Kelly’s Best: Running Backs

Since Kelly’s arrival to Notre Dame, four running backs have cracked the 1,000-yard in their careers – Josh Adams, Tarean Folston, C.J. Prosise and Cam McDaniel.

SCOUT RUNNING BACK RANKINGS

1. 4* Greg Bryant (2013) – No. 70 overall; No. 13 RB
2. 4* Dexter Williams (2015) – No. 114 overall; No. 17 RB
3. 4* C.J. Holmes (2016) – No. 155 overall; No. 8 athlete
4. 4* Tony Jones Jr. (2016) – No. 187 overall; No. 10 RB
5. 4* Tarean Folston (2013) – No. 198 overall; No. 24 RB
6. 4* Josh Adams (2015) – No. 199 overall; No. 27 RB
7. 4* Will Mahone (2012) – No. 201 overall: No. 23 RB
8. 4* KeiVarae Russell (2012) – No. 207 overall; No. 24 RB
9. 3* Cameron Roberson (2010) – NR; No. 2 FB
10. 3* George Atkinson (2011) – NR; No. 30 RB
11. 3* Cam McDaniel (2011) – NR; No. 33 RB
12. 3* Deon McIntosh (2016) – NR; No. 37 RB
 

MOST PRODUCTIVE
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Josh Adams – At his current pace, the Irish junior will finish third on Notre Dame’s all-time rushing list behind Autry Denson (4,318 yards) and Allen Pinkett (4,131 yards).

Adams set the Notre Dame freshman record for rushing yardage with 835 in 2015 while averaging 7.1 yards per carry, including a 98-yard touchdown run against Wake Forest. Even without that record-setting run, he averaged 6.4 yards per carry on his 116 other rushing attempts.

Despite battling injuries during his sophomore season, Adams rushed for 933 yards and a 5.9-yard average.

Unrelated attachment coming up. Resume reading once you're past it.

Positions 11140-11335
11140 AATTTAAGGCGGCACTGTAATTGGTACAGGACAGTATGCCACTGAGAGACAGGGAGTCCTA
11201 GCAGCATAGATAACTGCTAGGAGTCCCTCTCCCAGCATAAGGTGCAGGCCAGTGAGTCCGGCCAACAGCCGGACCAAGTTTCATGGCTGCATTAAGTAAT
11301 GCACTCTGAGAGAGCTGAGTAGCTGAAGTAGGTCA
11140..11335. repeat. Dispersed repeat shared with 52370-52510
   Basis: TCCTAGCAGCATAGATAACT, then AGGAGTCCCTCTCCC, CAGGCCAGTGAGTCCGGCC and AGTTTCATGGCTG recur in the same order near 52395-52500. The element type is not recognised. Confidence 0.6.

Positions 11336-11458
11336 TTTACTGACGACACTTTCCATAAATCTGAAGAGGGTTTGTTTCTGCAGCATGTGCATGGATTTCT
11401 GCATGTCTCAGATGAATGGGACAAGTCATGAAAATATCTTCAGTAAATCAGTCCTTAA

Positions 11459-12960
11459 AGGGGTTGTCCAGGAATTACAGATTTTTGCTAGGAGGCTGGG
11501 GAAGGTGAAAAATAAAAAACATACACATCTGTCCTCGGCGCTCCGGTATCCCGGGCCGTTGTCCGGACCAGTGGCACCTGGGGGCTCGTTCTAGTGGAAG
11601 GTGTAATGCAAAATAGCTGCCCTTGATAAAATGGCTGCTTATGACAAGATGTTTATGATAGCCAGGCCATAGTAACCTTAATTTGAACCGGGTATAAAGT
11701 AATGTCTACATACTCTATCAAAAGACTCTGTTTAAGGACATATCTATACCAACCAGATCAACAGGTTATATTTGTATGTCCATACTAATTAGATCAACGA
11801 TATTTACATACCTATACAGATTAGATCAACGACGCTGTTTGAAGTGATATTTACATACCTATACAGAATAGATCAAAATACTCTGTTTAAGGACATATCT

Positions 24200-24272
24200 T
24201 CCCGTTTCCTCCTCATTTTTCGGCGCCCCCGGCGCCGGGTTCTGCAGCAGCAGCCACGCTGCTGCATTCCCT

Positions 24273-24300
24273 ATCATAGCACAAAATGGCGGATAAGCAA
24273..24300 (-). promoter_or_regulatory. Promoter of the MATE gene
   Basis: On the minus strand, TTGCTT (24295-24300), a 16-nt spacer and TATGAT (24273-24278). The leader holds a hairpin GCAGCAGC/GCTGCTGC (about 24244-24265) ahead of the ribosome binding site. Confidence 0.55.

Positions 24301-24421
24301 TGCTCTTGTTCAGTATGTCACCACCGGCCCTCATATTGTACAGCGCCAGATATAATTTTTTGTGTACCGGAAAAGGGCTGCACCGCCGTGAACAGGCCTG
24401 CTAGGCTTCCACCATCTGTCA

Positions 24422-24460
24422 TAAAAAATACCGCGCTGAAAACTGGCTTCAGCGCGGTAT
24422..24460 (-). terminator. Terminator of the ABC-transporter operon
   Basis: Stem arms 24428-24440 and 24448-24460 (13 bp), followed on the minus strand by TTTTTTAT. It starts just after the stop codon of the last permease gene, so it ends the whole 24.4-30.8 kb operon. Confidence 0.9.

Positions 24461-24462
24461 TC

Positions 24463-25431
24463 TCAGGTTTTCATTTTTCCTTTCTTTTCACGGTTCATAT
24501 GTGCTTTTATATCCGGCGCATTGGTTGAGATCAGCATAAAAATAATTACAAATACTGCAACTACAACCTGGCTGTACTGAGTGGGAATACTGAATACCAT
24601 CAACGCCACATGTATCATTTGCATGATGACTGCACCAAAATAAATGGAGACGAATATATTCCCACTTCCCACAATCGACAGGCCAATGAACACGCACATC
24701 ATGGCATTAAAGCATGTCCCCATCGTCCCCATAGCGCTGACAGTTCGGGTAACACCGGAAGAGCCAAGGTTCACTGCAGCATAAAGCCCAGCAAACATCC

Only three running backs in Notre Dame history rushed for more yards (1,768) than Adams has in his first two years with the Irish – Darius Walker (1,982 yards in 2004-05), Pinkett (1,926 yards in 1982-83) and Denson (1874 yards in 1995-96).

At 6.4 yards per carry through two seasons, Adams trails only Don Miller (1922-24) among the top 20 all-time Notre Dame rushers.

ONE-HIT WONDER
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C.J. Prosise – Mired on the depth chart at safety – he was the No. 276 overall prospect and No. 21 safety prospect in 2012 -- Prosise moved to slot receiver in 2013, catching seven passes for 72 yards in his transition season. He finished fifth on the team in receptions in 2014 with 29 catches for 516 yards and a pair of touchdowns.

Looking for more depth and diversity at the running back position heading into 2015, Brian Kelly shifted Prosise to running back after he flashed big-play potential from the receiver position in ’14 with 10 carries for 134 yards, including an explosive 50-yard touchdown run in the Music City Bowl against LSU that tied the game with 4:14 remaining in an eventual 31-28 Irish victory.

Beginning 2015 as Tarean Folston’s backup, Prosise quickly emerged after Folston went down with a season-ending knee injury in the season-opener against Texas. Through seven games, Prosise had rushed for 922 yards on 129 carries (7.1-yard average) and 11 touchdowns.

But the wear and tear caught up to him. He carried the football just 27 times for 110 yards over the final six games as injuries in Game 9 versus Pittsburgh and Game 11 against Boston College brought an end to his spectacular debut season at running back with 1,032 yards on 156 carries (6.6-yard average).

Just as Irish fans anticipated a dynamic one-two punch at running back with Prosise and Adams in 2016 with Folston still in the picture and Dexter Williams waiting in the wings, Prosise entered the NFL draft upon the conclusion of the 2015 season and was the 90th overall selection (third round) of the Seattle Seahawks.

MR. RELIABLE